LEARN @ the Library- 2008/2009

Myra Sterrett LEARN about… the Surgical Technology Program

If helping to save lives and finding an exciting job after graduation is appealing, then Surgical Technology is for you!
The Surgical Technologist sets up the sterile operating room for whatever type of surgery needs to be performed. Their most important responsibility is to care for the patient by creating and maintaining the sterile field before, during and after the procedure. During surgery they assist with retracting the wound, sewing, suctioning, sponging, irrigating, and securing drains and dressings. They also perform counts of sponges, needles, sutures, and instruments. They are trained to anticipate the needs of many surgeons, whether it's a simple procedure, or a heart-lung transplant. Their job is to have everything ready so the surgical case runs smoothly and efficiently.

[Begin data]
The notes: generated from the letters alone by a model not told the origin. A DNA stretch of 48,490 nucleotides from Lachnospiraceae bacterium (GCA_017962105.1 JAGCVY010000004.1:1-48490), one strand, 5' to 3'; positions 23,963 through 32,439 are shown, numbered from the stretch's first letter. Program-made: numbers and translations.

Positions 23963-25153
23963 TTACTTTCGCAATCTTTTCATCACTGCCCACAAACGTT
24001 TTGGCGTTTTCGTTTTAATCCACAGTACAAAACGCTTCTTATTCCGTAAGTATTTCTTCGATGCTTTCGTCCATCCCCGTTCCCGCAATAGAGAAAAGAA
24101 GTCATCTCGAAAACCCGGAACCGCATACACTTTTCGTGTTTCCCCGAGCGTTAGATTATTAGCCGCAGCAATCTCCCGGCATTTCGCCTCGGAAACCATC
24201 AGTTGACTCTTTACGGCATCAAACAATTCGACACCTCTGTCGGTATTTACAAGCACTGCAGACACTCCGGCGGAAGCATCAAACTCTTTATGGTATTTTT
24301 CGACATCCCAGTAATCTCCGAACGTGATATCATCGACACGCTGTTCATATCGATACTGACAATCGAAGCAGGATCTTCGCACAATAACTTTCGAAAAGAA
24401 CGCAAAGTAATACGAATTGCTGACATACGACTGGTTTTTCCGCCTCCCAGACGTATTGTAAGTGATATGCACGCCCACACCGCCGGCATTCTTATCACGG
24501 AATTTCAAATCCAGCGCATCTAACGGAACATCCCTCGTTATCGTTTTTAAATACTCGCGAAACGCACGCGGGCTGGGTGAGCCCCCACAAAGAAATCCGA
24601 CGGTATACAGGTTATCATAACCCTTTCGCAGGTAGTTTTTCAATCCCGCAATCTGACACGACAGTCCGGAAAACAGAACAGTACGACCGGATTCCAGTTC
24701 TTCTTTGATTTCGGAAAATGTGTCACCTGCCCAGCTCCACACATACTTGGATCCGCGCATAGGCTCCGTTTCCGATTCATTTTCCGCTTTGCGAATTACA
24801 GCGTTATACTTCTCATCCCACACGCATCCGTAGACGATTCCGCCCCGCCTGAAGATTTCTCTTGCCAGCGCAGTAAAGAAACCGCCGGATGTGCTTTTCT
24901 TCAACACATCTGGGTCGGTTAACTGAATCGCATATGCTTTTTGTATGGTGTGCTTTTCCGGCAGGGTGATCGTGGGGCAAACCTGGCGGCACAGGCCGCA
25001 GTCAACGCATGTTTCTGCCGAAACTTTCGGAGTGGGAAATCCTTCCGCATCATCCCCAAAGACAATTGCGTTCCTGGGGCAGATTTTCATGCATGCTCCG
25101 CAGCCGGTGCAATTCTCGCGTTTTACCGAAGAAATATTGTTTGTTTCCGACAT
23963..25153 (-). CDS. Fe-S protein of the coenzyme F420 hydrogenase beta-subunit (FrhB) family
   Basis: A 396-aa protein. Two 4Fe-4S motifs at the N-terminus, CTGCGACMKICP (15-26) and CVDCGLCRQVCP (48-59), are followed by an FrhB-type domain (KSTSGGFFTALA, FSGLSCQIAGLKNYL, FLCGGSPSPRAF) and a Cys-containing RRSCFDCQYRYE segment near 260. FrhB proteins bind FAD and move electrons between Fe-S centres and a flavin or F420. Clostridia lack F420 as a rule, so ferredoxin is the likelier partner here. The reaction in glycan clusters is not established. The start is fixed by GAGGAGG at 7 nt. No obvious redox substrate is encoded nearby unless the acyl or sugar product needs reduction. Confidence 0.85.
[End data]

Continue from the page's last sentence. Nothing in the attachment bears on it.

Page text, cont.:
The SF program includes mastering anatomy, physiology, pharmacology, microbiology, biomedical sciences, pathology, medical terminology, surgical procedures, aseptic technique, Operating Room skills, sterilization, patient safety, and wound closure.  They learn to assemble and handle very-specialized equipment like high-powered drills and lasers. It is all part of providing the best possible patient care—before, during and after surgery. There are 86,000 Surgical Technologists employed in the USA and the Bureau of Labor statistics projects an increase of 24%, to 107,000 by 2016.

SF offers a 14 month certificate program that is accredited by The Accreditation Committee on Education in Surgical Technology (ARC-ST). Graduates are eligible to take the national certification examination. It averages 30 hours per week of coursework and includes 600 hours of clinical experience in area hospitals.

We have 100% placement - all SF graduates are hired in their chosen field. And there are job listings in every state. Not surprisingly, it is one of the jobs listed in Top 300 careers and there are over 55,000 members in the national professional organization.

I am holding Surgical Technology for the Surgical Technologist: A Positive Care Approach by the Association of Surgical Technologists, Inc. (RD32.3 .S866 20XX).